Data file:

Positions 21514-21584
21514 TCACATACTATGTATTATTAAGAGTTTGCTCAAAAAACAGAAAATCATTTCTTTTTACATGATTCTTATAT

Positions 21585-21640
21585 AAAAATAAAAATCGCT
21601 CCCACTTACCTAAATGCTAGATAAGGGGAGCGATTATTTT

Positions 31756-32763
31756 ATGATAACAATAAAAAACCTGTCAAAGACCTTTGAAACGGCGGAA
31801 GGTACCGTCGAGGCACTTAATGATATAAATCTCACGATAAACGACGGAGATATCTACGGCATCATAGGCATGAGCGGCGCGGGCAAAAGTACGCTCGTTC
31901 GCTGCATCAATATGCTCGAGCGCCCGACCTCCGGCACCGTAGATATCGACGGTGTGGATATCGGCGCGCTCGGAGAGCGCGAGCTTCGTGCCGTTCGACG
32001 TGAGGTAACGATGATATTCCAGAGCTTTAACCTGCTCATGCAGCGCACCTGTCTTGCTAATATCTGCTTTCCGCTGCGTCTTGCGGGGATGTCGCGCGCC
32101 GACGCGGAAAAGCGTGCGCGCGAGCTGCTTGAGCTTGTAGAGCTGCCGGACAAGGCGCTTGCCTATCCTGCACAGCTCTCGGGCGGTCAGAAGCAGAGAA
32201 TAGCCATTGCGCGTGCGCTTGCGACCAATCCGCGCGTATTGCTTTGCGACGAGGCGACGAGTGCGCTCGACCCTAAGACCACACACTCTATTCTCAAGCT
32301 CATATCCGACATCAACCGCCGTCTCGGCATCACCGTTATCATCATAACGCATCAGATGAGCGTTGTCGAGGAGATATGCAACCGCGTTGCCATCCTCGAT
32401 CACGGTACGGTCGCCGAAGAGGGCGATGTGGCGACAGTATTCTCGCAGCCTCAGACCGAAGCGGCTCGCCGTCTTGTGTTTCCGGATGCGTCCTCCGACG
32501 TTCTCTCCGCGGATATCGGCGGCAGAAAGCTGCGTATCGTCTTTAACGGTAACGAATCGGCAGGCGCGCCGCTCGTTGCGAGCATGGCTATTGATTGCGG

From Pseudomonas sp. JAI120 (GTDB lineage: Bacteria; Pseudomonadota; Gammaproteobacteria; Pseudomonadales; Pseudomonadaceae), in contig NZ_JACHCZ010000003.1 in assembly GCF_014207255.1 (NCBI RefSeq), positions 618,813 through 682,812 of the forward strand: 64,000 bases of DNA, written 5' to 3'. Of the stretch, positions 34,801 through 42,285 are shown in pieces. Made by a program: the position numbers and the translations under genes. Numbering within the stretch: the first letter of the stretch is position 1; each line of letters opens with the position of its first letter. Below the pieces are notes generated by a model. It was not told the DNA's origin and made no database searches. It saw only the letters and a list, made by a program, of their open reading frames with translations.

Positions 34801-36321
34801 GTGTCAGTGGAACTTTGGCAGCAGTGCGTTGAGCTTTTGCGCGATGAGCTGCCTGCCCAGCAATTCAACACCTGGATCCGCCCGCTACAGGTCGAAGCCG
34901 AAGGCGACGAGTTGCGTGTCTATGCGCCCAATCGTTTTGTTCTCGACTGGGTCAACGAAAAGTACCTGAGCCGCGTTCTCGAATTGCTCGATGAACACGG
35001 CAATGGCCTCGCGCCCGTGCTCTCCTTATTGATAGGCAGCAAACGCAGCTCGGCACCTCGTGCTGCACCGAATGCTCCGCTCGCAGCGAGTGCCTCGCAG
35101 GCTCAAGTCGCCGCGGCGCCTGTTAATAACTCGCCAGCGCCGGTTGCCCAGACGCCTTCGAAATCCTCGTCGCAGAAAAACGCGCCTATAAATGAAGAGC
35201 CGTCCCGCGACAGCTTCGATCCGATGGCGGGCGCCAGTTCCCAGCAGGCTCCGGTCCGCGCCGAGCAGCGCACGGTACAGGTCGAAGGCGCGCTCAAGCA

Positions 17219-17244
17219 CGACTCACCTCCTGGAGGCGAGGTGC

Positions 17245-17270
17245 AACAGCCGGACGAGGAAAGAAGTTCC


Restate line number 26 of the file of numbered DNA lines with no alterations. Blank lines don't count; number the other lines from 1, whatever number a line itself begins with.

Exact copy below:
17245 AACAGCCGGACGAGGAAAGAAGTTCC